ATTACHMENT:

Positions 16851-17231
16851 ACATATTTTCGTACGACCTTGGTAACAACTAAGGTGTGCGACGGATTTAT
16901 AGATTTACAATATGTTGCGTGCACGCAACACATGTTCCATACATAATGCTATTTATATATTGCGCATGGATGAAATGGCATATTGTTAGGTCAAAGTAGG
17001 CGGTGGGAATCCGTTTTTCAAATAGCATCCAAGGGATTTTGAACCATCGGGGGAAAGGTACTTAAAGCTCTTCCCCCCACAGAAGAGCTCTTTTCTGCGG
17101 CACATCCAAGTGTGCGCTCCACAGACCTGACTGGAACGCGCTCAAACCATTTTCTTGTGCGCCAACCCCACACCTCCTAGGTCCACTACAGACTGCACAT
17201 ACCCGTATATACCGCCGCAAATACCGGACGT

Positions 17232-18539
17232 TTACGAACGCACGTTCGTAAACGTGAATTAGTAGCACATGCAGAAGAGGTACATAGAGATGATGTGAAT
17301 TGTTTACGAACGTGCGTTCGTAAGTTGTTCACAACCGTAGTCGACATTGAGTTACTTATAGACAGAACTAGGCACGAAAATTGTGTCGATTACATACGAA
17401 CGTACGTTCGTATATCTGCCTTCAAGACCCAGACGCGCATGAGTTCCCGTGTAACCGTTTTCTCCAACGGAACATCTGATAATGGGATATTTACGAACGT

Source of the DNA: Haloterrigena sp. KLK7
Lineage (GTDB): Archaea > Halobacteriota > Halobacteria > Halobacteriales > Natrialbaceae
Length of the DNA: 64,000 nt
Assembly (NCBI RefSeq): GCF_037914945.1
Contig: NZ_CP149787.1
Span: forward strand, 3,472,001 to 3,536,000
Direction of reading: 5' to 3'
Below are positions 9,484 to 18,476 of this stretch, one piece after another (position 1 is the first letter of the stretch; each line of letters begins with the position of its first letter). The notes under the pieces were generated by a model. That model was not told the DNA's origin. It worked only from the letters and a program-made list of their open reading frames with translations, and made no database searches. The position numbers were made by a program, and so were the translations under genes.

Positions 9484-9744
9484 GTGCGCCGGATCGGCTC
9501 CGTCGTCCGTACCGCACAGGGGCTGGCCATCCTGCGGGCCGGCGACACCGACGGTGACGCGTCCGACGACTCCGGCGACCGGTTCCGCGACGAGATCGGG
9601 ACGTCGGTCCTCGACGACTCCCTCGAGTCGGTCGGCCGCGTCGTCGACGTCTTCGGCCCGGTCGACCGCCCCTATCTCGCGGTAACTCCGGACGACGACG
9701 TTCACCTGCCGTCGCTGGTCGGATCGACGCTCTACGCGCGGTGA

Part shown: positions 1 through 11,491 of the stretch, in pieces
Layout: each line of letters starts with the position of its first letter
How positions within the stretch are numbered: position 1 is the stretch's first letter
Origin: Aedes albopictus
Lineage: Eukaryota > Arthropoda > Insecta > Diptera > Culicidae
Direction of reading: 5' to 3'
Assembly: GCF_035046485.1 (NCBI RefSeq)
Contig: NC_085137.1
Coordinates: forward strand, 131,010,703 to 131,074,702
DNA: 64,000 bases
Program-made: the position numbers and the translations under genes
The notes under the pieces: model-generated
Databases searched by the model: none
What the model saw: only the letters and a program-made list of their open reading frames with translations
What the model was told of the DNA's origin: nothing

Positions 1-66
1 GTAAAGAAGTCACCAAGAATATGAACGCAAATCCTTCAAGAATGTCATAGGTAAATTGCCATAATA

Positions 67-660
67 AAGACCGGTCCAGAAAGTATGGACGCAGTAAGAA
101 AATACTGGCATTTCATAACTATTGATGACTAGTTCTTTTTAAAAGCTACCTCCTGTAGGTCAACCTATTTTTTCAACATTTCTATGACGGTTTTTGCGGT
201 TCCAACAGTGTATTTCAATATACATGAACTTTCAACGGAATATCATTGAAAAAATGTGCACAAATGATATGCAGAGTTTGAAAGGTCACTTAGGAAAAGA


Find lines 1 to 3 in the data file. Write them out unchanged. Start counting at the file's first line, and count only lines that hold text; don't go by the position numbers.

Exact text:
Positions 16851-17231
16851 ACATATTTTCGTACGACCTTGGTAACAACTAAGGTGTGCGACGGATTTAT
16901 AGATTTACAATATGTTGCGTGCACGCAACACATGTTCCATACATAATGCTATTTATATATTGCGCATGGATGAAATGGCATATTGTTAGGTCAAAGTAGG